On-The-Job Training (OJT)Updated: February 4, 2022
Many people associate the GI Bill with paying for formal classroom instruction at a state-supported school or university. But GI Bill benefits are more flexible and provide help for those who seek a variety of non-traditional education options including using their benefits to get on-the-job training (OJT) or apprenticeships.
What does it take to qualify for VA OJT programs and what kind of benefits are offered?
Qualifying For VA Education Benefits For OJT
It’s important to point out that for OJT benefits, the same qualifying service and GI Bill opt-in rules apply as for any other GI Bill benefit. If you qualify for GI Bill benefits in general, you may have the option to apply for more specialized options like OJT support.
If you do not qualify for GI Bill benefits, you cannot receive GI Bill benefit options under the programs we’re discussing here.
The VA official site reminds applicants, “You may be eligible for benefits through the Post-9/11 GI Bill if you’ve served on active duty for at least 90 days, whether continuous (all at once) or interrupted (for shorter periods over time), after Sept. 10, 2001.”
VA OJT Benefits Through The GI Bill
OJT is offered in a variety of industries–you will learn as you go as a plumber, a firefighter, and in the service industry. The VA official site states that in such industries there are opportunities to learn on the job while drawing GI bill benefits. This option is open to:
- Spouses and children using the Fry Scholarship or the Survivors’ and Dependents’ Educational Assistance (DEA) Program
- Children using transferred benefits under the Post-9/11 GI Bill / Chapter 33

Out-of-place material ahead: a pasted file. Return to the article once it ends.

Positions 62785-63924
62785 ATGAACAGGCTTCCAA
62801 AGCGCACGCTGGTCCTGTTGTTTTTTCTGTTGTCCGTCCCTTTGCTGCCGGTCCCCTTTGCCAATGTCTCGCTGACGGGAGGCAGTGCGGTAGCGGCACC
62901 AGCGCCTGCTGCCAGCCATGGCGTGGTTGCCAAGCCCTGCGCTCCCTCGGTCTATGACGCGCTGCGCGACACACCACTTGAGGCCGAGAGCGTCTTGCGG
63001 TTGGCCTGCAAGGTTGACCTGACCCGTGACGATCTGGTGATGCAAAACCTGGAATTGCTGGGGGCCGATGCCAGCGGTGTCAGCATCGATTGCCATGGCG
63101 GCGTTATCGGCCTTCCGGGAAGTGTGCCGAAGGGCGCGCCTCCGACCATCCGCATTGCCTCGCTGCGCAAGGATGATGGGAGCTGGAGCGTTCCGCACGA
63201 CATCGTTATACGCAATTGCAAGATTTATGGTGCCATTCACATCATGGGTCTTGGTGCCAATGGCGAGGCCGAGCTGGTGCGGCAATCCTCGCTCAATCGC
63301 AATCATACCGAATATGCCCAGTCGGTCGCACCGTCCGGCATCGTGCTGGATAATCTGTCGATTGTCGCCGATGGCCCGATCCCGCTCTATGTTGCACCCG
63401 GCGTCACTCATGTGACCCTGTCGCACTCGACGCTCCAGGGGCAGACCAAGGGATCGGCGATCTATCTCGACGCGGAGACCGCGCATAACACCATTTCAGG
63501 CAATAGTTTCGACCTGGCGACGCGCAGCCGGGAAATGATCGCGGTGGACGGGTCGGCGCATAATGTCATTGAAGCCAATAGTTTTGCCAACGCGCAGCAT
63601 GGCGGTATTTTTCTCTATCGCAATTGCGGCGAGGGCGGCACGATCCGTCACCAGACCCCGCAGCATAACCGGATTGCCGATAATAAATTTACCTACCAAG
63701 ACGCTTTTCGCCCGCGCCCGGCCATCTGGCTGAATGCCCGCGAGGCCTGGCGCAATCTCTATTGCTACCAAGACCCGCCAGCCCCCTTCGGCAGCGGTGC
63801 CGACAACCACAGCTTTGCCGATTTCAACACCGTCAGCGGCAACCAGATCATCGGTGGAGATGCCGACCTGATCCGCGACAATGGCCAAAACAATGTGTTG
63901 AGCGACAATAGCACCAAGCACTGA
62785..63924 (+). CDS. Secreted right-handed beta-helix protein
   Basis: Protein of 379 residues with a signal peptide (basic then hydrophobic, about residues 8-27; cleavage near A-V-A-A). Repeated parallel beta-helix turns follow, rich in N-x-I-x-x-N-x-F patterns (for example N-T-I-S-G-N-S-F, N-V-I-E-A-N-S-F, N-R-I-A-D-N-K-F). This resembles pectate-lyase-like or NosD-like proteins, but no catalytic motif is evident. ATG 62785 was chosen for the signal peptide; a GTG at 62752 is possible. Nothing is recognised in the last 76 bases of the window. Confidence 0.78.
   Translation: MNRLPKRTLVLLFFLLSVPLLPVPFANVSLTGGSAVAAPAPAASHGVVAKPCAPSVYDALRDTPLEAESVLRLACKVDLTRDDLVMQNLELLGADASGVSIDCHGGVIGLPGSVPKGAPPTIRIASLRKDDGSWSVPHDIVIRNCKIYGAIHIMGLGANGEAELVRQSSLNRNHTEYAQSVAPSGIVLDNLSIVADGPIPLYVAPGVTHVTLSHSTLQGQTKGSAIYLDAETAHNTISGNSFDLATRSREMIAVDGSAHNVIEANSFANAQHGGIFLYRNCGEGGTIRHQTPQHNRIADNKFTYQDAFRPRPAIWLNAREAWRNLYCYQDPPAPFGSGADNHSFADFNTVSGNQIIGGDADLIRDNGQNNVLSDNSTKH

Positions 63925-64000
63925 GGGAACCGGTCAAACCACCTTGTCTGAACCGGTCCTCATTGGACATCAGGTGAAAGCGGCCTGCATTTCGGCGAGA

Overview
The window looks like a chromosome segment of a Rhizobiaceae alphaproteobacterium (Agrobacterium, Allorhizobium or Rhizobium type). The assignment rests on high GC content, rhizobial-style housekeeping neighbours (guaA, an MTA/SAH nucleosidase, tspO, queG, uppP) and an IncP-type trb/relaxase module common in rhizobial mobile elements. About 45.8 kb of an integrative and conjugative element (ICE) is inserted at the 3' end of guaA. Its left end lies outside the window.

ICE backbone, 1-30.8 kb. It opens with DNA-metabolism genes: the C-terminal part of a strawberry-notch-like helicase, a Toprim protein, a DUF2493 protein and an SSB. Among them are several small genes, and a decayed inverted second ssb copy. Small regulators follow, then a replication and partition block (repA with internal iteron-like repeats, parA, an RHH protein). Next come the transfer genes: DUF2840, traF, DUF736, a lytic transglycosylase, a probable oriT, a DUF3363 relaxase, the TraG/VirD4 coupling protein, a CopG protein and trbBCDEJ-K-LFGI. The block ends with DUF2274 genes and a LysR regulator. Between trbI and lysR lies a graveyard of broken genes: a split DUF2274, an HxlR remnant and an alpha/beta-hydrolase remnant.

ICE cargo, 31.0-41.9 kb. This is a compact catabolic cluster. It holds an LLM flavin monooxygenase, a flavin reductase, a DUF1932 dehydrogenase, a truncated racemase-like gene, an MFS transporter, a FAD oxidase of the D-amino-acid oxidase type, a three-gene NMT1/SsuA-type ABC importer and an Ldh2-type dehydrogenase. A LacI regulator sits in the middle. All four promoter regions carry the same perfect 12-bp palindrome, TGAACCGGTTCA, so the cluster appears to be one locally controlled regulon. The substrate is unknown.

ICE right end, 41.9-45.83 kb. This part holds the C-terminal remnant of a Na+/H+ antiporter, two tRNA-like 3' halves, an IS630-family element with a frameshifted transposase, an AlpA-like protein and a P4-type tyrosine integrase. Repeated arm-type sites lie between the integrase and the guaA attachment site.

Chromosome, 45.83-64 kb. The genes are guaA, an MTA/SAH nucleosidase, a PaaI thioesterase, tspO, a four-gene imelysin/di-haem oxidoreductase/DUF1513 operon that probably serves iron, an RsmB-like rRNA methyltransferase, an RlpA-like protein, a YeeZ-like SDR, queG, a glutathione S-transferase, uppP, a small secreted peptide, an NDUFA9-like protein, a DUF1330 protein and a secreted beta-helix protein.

The VA official site advises that OJT support is not offered to those on active duty or to spouses using transferred benefits.
Those who qualify are offered GI Bill support for books and supplies as well as a housing stipend for those using the Post 9/11 GI Bill.
How The Program Works
There are OJT and apprenticeship training programs offered to veterans allowing them to learn while working instead of taking formal classes at a college.
Participating employers or unions accept the veteran’s application, the employer pays a “reduced OJT/apprenticeship wage” which the VA says must be “at least 50%” of a journeyman wage.
The VA allows those in such approved programs to “use their GI Bill benefit and receive a tax-free stipend” which for Post 9/11 GI Bill users is equal to the monthly housing allowance of an E-5 with dependents.
The stipend is reduced 20% every six months “as the Veteran’s wages regularly increase until the Veteran has attained journeyman status”.
Finding approved programs may be as simple as checking with your state government official site as State Approving Agencies are the authority responsible for listing and approving OJT programs you can work with and receive your GI Bill benefits.
You can also use the VA Veteran Readiness & Employment (VR&E) OJT/Apprenticeship program and take advantage of additional benefits. Contact the VA Education Call Center at 1-888-442-4551 to learn more about these OJT options and the GI Bill.
The VA official GI Bill Comparison Tool can help you determine if a local OJT option is approved–you will then need to discuss your situation with a local program coordinator and get instructions on how to proceed with the training and with the VA application.
You can also contact the VA directly to learn more about applying once you have found the OJT program you want.
You can apply directly for all VA education benefits at the nearest VA Regional Claims Processing Office, online at the VA official site, or you can get the help of a Veteran Service Officer who can apply on your behalf. No matter how you choose to apply for GI Bill benefits, you will need to have the following ready at application time:
- Social Security number
- Bank account direct deposit information
- Education and military history
- Basic information about the school or training facility you want to attend or are attending now
In general, it takes the Department of Veterans Affairs about a month to make an approval decision on an application for benefits. If you don’t hear back from the VA within thirty days to six weeks following your application, contact the VA at their toll free number (1-800-827-1000) and be sure to have any claim or processing numbers you were issued where applicable.
Joe Wallace is a 13-year veteran of the United States Air Force and a former reporter for Air Force Television News